You know those times when you just feel like you were meant to be somewhere and you’re glad that you decided to go? Or you stumble across a video, podcast, or blog post that just speaks to you right when you need it?
I had one of those moments recently when I was scrolling my Facebook timeline. As I was thumbing along, post after post, I came across a Facebook LIVE with Jodi Aman. As it turns out, it was just what the doctored ordered for me that day, and without me even realizing it.
I don’t normally post up comments, opting instead to usually watch and listen, but this day I decided to seek some validation for something that has been on my mind:
I know that distraction is a good tool to help fight Anxiety and get my mind occupied on something different. My problem is that I struggle with the fine line of staying occupied and distracted while trying not to stuff my feelings and ignore them.
The response to my concern (paraphrased):
The difference between distracting and stuffing is that Distraction is a way for us to get our mind off of the Anxiety we’re feeling at that moment. To focus on something else so we don’t give into the doubts and fear that can be so paralyzing.
We can use distraction as a healthy tool to fight off Anxiety, if we acknowledge it first. (that’s the key right there).
Stuffing means that we just completely ignore our feelings. We figure if we just don’t think about it, it’ll just go away and we’ll be fine.
What it comes down to is, it’s important to be mindful of Anxiety and acknowledge it when it starts to creep back into our minds. Not just ignore it and hope it will go away.
When we stuff our feelings and just push them aside, we are asking for more trouble down the road. Ignoring what is bothering us is never a long-term solution. It will always resurface, and often times come back when we least expect it.
When it does come back, it can be more intense, more powerful, and bring along with it even more doubt and discouragement.
Think of it as that nagging telemarketer that just won’t quit. Until you actually take the time to block their number, they’ll keep calling back. Each time they do, we become more frustrated.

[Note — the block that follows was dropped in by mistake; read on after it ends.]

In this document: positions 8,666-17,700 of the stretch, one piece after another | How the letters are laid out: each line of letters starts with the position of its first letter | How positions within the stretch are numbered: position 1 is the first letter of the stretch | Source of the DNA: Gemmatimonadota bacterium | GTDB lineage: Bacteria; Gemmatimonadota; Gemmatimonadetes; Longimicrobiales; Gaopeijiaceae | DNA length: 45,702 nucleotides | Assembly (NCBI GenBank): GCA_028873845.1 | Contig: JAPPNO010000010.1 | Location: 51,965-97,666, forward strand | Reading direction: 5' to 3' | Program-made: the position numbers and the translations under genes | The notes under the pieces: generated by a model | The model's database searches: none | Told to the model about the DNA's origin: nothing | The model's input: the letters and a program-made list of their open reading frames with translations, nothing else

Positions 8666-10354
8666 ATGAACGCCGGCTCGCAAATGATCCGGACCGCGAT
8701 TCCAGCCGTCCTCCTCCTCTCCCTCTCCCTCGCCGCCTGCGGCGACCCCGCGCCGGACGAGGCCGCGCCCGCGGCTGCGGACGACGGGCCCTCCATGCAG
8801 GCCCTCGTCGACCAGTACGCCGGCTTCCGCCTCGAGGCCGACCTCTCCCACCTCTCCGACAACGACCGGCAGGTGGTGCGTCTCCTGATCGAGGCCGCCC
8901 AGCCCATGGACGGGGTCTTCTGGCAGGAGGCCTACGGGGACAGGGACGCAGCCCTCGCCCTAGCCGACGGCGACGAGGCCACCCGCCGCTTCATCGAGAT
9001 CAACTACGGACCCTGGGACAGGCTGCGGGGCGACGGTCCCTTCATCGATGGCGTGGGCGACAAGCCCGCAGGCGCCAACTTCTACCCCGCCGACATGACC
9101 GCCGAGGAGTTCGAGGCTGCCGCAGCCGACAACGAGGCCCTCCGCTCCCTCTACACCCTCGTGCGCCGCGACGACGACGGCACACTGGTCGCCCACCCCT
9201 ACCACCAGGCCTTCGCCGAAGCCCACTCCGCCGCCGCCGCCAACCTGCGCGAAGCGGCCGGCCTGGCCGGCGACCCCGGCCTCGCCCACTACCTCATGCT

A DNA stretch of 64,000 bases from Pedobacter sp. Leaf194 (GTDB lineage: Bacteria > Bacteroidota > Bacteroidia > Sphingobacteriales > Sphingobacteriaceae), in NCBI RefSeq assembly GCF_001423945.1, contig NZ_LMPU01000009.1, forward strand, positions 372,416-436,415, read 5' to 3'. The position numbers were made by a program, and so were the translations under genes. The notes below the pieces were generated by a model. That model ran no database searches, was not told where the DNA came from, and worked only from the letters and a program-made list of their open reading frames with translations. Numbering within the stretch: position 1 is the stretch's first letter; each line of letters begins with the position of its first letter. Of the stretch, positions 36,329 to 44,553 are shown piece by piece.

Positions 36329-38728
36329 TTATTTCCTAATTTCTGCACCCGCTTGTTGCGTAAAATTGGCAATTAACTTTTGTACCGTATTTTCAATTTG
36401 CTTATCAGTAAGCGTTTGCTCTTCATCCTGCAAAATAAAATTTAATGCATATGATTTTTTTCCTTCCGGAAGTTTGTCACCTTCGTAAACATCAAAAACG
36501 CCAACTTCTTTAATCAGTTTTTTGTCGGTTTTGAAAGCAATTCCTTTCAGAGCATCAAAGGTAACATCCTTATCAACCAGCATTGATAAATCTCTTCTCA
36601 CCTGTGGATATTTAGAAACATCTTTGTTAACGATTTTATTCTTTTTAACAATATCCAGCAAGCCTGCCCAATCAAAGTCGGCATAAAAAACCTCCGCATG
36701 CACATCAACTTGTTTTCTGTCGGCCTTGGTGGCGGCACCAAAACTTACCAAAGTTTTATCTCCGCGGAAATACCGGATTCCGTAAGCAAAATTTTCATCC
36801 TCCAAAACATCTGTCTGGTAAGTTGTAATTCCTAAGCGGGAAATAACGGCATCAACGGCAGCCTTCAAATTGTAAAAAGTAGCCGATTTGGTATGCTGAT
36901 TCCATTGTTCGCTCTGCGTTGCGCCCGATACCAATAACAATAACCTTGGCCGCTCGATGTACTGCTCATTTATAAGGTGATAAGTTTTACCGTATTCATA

Anxiety knows it’s had a hold on us for a long time, and it’s grown quite accustomed to getting its own way in our heads. If it keeps persisting, eventually it thinks it will weaken us to the point of falling back into our old, familiar ways.
Rather than ignoring Anxiety, just acknowledge it. Don’t be afraid to verbalize it, out loud if you have too.
“Oh hey, there you are again. I knew you’d be back. Well, I see you, I acknowledge you but I am doing just fine. I’m not going to let you take hold of me.”
Make it personal, unique to you. Use your own voice, own slang, whatever phrases and words you would normally use in daily life. Everything works better when we own it and make it personal.
For me, if I acknowledge anxiety, it would sound something like: “Oh hey, I knew you’d be back. I see what you are trying to do here, Anxiety. How about if you just hit the road because I’m OK and I don’t need you bringing me down.”
I’ve been working on doing this, and I am beginning to see the positive effects. It’s not something you can just do once and be done though. Unfortunately, Anxiety is relentless so we have to be diligent in looking out for ourselves.
Be as relentless in your desire to beat anxiety, as anxiety is to beat you.
Repetition is key in our survivor journey. The more we do something, consistently, the more it becomes second nature. Being mindful of our state of mind, and not giving into the pressure that Anxiety wants us to feel, can help strip it of its power; making it much more manageable each time it strikes.
Every little bit helps, and this is just another tool we can add to our Survivor Tool Box.
Originally Published on Surviving My Past
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